Jax has heard the stories, seen the remains of what the world used to be, but she was born after the end, after mankind turned on itself and destroyed most of civilization. And then the aliens arrived.
The humans and aliens seem to live in relative peace, rarely interacting with each other and each occupying their own areas. So Jax is shocked to see a group of them take her brother — even more so when she finds herself in the presence of one who just might be able to help her get him back. After all he’ll never survive out there by himself, and she’ll never get into the alien city without his help.
They’ll have to escape the compound where Jax and Jace have been staying, find their way to the city where Lir’s kind live, and somehow get in to find and save Jace. But their biggest obstacle will be overcoming their prejudices and learning to trust each other. And after that? It seems there’s more to the aliens, to the humans, to everything around her than she ever imagined.
C L I F F H A N G E R. Have I mentioned how much I hate those? After a perfectly paced journey with just the right amount of danger and adventure, everything seemed to be building up to something incredible, and then — Nope, no more story until the next book. Sorta ruined the 5-star thing I had planned.
I’m not your typical sci-fi fan. Most of the time I don’t even give science fiction a second glance, but something about this story caught my attention, so I figured I’d give it a shot. And before I knew it, I was hooked.
Since civilization collapsed, society has devolved, with some humans roaming the countryside in lawless bands, and others coming together in settlements centered around archaic ideals. While seemingly secure from the aliens, the disproportionate ratio of women to men has resulted in assigned matches in the settlement where Jax and Jace have been living, with women expected to be docile and subservient. And Jax is anything but that.
Jax’s character is complex, certainly dependent upon her brother and then on Lir, but also fighting to be independent. She’s not so fierce that she’s unbelievable; she’s simply determined and unwilling to let anything stand in the way of her saving her brother. She’s also got a few issues, made apparent by frequent panic attacks, stemming from an attack before the story begins. And while she defended herself, she’s guilt-ridden by the necessary loss of life. The only person whose touch she can even stand is her brother’s, although she soon discovers contact with Lir isn’t at all unpleasant.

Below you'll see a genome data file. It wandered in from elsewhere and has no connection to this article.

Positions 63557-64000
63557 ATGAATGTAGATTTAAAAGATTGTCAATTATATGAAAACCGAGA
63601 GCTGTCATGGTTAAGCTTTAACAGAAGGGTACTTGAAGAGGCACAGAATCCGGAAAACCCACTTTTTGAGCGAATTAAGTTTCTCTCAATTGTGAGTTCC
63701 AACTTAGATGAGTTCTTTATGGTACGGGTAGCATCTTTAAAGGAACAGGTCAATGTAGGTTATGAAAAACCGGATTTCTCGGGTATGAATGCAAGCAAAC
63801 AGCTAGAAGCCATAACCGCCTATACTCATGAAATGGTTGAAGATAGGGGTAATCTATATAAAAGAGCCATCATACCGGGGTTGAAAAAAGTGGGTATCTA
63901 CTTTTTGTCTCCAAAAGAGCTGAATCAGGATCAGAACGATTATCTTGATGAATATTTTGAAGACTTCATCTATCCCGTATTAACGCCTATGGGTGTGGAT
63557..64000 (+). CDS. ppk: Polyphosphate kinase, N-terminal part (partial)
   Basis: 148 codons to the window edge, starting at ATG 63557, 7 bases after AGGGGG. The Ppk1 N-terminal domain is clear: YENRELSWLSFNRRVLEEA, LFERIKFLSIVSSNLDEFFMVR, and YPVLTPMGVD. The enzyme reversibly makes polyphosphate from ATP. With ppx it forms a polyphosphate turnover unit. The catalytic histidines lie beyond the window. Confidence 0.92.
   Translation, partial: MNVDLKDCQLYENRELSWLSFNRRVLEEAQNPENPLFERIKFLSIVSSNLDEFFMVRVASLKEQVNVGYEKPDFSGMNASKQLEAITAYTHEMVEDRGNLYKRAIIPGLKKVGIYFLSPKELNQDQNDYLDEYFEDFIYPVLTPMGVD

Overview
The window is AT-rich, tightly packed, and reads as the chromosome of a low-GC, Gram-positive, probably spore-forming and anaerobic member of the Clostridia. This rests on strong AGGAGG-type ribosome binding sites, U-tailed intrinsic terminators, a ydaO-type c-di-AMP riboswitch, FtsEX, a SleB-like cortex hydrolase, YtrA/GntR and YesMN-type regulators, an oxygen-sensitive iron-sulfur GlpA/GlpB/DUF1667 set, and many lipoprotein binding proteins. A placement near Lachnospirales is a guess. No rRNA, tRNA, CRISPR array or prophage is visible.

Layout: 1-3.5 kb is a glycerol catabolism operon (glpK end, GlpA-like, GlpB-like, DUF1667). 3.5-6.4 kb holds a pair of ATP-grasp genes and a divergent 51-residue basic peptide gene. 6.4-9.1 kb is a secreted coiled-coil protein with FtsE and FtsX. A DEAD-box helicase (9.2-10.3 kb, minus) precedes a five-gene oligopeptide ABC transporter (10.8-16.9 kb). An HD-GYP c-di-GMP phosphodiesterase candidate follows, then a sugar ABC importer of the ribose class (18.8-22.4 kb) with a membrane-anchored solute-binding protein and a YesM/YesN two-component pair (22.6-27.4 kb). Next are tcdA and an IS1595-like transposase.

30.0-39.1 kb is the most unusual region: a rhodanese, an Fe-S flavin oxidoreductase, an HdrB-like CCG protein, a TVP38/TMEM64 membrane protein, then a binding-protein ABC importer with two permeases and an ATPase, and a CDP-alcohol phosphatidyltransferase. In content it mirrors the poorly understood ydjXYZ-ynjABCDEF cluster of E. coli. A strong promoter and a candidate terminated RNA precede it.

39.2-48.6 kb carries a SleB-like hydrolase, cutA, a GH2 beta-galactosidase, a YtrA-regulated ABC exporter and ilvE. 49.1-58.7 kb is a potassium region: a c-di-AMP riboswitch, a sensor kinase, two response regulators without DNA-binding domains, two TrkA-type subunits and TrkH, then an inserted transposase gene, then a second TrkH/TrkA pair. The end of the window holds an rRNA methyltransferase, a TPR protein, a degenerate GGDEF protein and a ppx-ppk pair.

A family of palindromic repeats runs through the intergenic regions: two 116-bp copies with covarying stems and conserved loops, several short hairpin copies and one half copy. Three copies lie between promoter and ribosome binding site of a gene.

Lir is a bit of a mystery and a bit of a contradiction. Like all the aliens, he appears almost human. If it weren’t for his odd hair and eye color, it would be hard to tell the difference. At times he’s overly formal, but when he’s relaxed, he’s much like any human teenage boy. And it doesn’t hurt that he’s incredibly easy on the eyes. Unfortunately, I’d probably ruin a lot of the fun you’ll have reading it if I give away much about him, and I suspect we’ll learn quite a bit more in the next book, but suffice it to say, he’s an incredibly interesting character that is easy to love.
I think what I like most about the book is that it isn’t rushed. While I’ll certainly complain that I have to wait to find out what happens next, the pacing throughout the book is perfect. It would have been easy, and probably a little expected, if Lir and Jax had almost instantly admitted their attraction, but it would have taken away from the rest of the story in the worst way. It makes sense that even though they’re working together, they don’t entirely trust each other, and while it’s clear there’s something strong developing between them, neither are in a place to just throw caution to the wind and go with it. Jax is hellbent on saving her brother from Lir’s people, and Lir is desperate to get home and away from the humans who make no secret of their hatred for his species. Their unlikely pairing is necessary, but they’re not naive enough to walk blindly into it. And as more and more about both societies is revealed, their relationship becomes not only more necessary, but more threatened.
Broken Skies is a captivating read, and it’s appeal crosses genres. Whether you like sci-fi, dystopian, paranormal, or just anything with a hint of romance, check it out; it’s got something for everyone.